Steelers offense hopes to reach new heights this season

The Associated Press
  • The Pittsburgh Steelers averaged 26 points per game last season.
  • The Steelers are hoping to up that average to at least 30 points per game this season.
  • Pittsburgh opens the 2016 season Monday against the Washington Redskins.

PITTSBURGH — Todd Haley came up with a goal of averaging 30 points a game a year ago.

Pittsburgh offensive coordinator Todd Haley has high hopes for the Steelers' offense this season.

And if the always tinkering, ever aggressive Pittsburgh Steelers offensive coordinator is being honest, he's kind of surprised his group came as close as it did in 2015.

No Ben Roethlisberger for four games. No Le'Veon Bell for 10. No Martavis Bryant for five. No Maurkice Pouncey for an entire season. And still the Steelers managed to put up 26 points every week on their way to a second straight playoff berth.

"When you look back at the tape, even with the hands we were dealt, whether it was injuries, suspensions, whatever it was, to me it would have been a very attainable goal for us last year," Haley said.

So why change it even with some of the same issues that plagued Pittsburgh a year ago — Bell suspended for three games, Bryant suspended until next spring, tight end Ladarius Green out indefinitely with ankle issues — popping up again ahead of Monday night's opener in Washington?

"As a coach, you are trying to set the bar high but at an area you can feel like you can achieve and attain," Haley said. "I just think that's a number if we are able to get it done, it will give us the best chance to win week in and week out."

The preseason provided a brief but perhaps telling glimpse of what's to come. Roethlisberger, Bell and wide receiver Antonio Brown played all of two possessions together during an exhibition game.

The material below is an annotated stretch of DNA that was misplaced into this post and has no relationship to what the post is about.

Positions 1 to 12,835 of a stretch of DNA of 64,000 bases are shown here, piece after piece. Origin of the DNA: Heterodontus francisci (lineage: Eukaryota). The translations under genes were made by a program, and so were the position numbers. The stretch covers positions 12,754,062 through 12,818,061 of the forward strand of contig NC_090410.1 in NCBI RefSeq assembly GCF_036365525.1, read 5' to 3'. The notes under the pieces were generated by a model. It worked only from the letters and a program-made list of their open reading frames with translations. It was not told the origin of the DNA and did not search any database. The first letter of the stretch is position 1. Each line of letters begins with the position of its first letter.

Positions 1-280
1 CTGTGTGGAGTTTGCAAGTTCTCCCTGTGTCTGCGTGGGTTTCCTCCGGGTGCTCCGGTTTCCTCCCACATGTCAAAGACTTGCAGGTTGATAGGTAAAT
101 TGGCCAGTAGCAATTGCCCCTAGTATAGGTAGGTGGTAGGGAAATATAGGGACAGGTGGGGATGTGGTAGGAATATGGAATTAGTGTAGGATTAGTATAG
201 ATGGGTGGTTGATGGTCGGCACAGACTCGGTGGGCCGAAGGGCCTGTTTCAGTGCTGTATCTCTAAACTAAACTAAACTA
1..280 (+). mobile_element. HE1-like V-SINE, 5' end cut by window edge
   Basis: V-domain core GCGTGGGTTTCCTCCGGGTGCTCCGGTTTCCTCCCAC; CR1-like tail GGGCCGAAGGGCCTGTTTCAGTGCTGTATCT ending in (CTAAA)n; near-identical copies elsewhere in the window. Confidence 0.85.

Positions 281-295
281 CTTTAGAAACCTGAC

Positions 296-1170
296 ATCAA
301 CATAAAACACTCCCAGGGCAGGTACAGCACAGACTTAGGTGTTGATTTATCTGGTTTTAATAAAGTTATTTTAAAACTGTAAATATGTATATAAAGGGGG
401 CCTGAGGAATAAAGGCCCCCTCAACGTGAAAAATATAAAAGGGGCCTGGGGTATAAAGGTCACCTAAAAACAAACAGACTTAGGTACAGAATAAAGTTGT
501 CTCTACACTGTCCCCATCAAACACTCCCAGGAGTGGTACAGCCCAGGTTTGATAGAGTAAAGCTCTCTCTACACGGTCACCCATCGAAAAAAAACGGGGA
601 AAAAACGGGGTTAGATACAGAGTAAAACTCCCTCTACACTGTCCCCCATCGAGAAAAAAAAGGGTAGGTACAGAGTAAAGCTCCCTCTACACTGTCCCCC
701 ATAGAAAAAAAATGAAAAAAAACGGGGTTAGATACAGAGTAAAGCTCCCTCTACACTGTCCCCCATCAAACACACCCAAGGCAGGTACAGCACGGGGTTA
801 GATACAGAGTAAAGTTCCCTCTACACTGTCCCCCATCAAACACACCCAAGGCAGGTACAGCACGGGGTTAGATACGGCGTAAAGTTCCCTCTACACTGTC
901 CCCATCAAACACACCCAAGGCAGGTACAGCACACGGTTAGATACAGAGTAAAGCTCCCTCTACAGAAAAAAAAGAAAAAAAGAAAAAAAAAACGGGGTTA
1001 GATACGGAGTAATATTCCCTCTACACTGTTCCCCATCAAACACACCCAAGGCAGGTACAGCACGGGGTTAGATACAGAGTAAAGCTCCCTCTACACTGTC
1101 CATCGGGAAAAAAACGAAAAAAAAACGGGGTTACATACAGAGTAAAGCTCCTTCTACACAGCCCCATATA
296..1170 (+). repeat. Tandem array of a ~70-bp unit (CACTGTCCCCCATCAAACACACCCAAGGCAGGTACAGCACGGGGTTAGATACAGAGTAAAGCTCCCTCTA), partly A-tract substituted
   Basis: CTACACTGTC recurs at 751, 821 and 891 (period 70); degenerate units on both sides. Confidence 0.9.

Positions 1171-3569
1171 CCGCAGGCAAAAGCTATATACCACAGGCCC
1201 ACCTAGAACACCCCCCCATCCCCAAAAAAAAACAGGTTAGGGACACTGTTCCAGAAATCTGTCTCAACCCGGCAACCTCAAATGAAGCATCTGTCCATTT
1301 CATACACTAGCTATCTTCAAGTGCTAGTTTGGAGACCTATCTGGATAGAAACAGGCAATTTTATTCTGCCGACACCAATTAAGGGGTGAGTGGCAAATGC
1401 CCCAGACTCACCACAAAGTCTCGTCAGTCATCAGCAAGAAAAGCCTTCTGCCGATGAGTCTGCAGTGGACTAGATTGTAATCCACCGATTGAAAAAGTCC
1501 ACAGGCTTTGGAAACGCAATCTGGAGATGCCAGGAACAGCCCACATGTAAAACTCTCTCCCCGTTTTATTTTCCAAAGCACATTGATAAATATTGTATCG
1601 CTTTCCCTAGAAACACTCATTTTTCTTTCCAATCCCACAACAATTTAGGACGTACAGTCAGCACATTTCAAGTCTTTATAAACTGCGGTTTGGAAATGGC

Both drives in Week 3 featured Roethlisberger working almost exclusively out of the no-huddle and finished with the Steelers in the end zone.

Roethlisberger, Haley have high trust level: Giving Roethlisberger the latitude to call what he wants when he wants — akin to Peyton Manning's prime in Indianapolis — is a sign of just how the relationship between quarterback and coordinator has evolved over the past four years.

The trust level between the two is at an all-time high thanks in part to Roethlisberger's embracing of Haley's system that tasks the 34-year-old with getting the ball out of his hands (and hopefully keeping him healthy) to a skill group that's as talented as any in the league when it's on the field at the same time.

It's a collection that will include heavy doses of DeAngelo Williams until Bell returns in Week 4. It's a role he filled remarkably well in 2015 while running for 907 yards and 11 touchdowns at 32, a time when most of his peers are eyeing retirement if they're still in the league at all. Williams looks as fresh as ever.

"DeAngelo does not lack confidence by any stretch of the imagination, but that's what you want," Roethlisberger said. "You want a guy who is going to step up and be ready to go, try not to miss a beat. Last year, he showed what he can do, and I think we'll see the same thing."

Williams even caught a career-best 40 receptions and remained one of the best backs in the league in pass protection. He's hardly concerned about living up to Haley's mandate. Last he checked, the goal was to score as often as possible.

"There's two types of pressure, you either apply it or you feel it," Williams said. "We're applying 30 point a game rule because it's what our offensive coordinator and head coach want us to do."

Redskins revamped defense: Pittsburgh's test will be an unfamiliar one. The Redskins spent the offseason upgrading a defense that finished 28th in yards allowed in 2015, though Washington somehow won the lackluster NFC East anyway.

All-Pro cornerback Josh Norman comes over from Carolina and former Pittsburgh defensive end Ziggy Hood will try to revitalize his career after bouncing from Jacksonville to Chicago to the nation's capital since leaving the Steelers after the 2013 season.

The division remains wide open and slowing down Pittsburgh — a club Washington hasn't beaten since its most recent Super Bowl-winning season a quarter century ago — would be an ambitious start.

Yet it may come down to the Steelers stopping themselves. For all the yards and the points they put up in 2015, Pittsburgh also turned it over 28 times, the 10th-most in the league. That number includes 16 interceptions by Roethlisberger, his most since 2006.

"We just gave the ball away too many times last year," Haley said. "Our defense did a great job of getting it, so we stayed in the plus, but for us to be up over one-plus giveaway per game, that's too much for a group that wants to be great."